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Common Statistical Issues - PowerPoint PPT Presentation

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Common Statistical Issues

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  1. Common Statistical Issues Andy Vail, MDSG meeting, 8th July 2013

  2. Outline • MDSG templates • Protocol stage • Literature review, Structure of comparisons, Outcomes, Risk of Bias, Heterogeneity, Subgroup & Sensitivity analyses • Review/Update stage • Exclusions, Description, Unit of Analysis, Risk of Bias justification, Departures from protocol, When to pool, Interpretation

  3. Good News! • Structure and recognition • Primary outcomes, Adverse events, RCT designs, Randomisation & Risk of Bias, Summary statistics & Analysis, Confidence • MDSG templates • Methods & Results • Much improved standard and standardisation

  4. Templates • Please use them or cover same issues • Understand them first • Copy only relevant parts • Do what you copied!

  5. Systematic review • Explicit • Unambiguous • Repeatable • Formulaic, BUT... • ...source trials far from ideal • Require interpretation • Need methodological & clinical insight

  6. PROTOCOL STAGE

  7. Literature review • Avoid temptation to cite RCTs • Selective citation prejudges review!

  8. Structure for comparisons • Aim is exhaustive and mutually exclusive • Comparison X+Y vs X+P • Not a trial of X • Doesn’t belong in a review of treatment X • Just a trial of Y vs P • Why exclude specific comparisons? • Consider network analysis • Consider readership!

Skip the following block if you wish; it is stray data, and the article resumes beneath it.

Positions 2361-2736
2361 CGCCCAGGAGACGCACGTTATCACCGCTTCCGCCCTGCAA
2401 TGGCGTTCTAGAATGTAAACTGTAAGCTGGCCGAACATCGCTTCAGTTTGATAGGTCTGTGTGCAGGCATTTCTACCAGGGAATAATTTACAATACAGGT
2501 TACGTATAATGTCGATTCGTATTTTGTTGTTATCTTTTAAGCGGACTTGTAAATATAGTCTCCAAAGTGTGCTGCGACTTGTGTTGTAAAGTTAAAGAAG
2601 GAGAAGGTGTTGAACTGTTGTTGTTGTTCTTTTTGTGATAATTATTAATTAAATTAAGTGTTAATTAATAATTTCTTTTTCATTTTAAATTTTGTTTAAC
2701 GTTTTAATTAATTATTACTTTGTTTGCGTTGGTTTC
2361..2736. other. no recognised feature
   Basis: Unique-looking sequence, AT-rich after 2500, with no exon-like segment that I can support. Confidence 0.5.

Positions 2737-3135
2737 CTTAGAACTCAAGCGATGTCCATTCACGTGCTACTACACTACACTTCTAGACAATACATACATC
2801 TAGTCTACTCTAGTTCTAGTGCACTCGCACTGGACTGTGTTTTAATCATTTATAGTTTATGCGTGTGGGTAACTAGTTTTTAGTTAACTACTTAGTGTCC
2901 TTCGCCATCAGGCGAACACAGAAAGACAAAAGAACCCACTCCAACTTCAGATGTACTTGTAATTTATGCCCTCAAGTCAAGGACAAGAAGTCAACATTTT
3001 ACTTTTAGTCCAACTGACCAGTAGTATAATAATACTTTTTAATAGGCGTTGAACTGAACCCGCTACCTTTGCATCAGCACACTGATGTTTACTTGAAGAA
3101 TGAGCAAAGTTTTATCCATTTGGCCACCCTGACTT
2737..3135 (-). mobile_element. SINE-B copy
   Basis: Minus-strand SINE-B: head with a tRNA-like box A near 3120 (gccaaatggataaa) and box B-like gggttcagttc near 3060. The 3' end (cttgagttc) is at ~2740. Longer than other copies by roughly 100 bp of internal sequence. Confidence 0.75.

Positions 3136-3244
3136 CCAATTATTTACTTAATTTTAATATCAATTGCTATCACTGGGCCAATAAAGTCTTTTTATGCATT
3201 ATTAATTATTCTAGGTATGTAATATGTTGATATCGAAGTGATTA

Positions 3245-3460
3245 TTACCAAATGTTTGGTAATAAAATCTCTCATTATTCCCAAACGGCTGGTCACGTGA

9. Primary outcome • Live birth • Ongoing pregnancy • How ‘ongoing’: 13 wks? 20 wks? • Cumulative pregnancy • Cumulative over course? • “the one piece of information that a woman or a couple really want is the likelihood of having a baby at the end of a course of treatment” • Farquhar 2006

  10. Explicit outcome definition • Pregnancy • Biochemical, sac, heartbeat,...? • Miscarriage • Of a clinical pregnancy? • How to count partial miscarriage? • Per woman or per qualifying pregnancy?

  11. Does blinding matter? • Subjective & process outcomes • Not much dispute • Objective outcomes • Enthusiasm for follow-up? (clinician or participant) • What if not possible? • Not judgement of author or research ‘quality’ • Risk of bias unaffected by ability to avoid

  12. Other risks? • Within-study concerns (mainly) • Not ‘quality’ or ‘trustworthiness’ • Funding source • Baseline imbalance • Prospective power calculation • More from Vivienne to follow

  13. Heterogeneity • Interpretation categories for I-squared • Deliberately overlapping to prevent blind copying! • Not really sensible • Size & direction matter

  14. Subgroup or Sensitivity analysis? • Sensitivity • Is conclusion affected by arbitrary choices made? • Analysis method • Fixed effect, OR, imputation • Eligibility criteria • Risk of bias, clinical criteria • Subgroup • Is effect evident in subgroup of studies?

  15. Subgroup or Sensitivity analysis? • Sensitivity can be by subgroup analysis • Motive rather than method • Subgroup • Is effect evident in subgroup of studies?

  16. Bad subgroup analysis • By patient characteristics • Participant age (or average age) • Diagnostic category • Studies likely to include mix • By post-randomisation characteristics • ‘Improper’ subgroups • Subgroup versus subgroup • Not question for trial, use stratification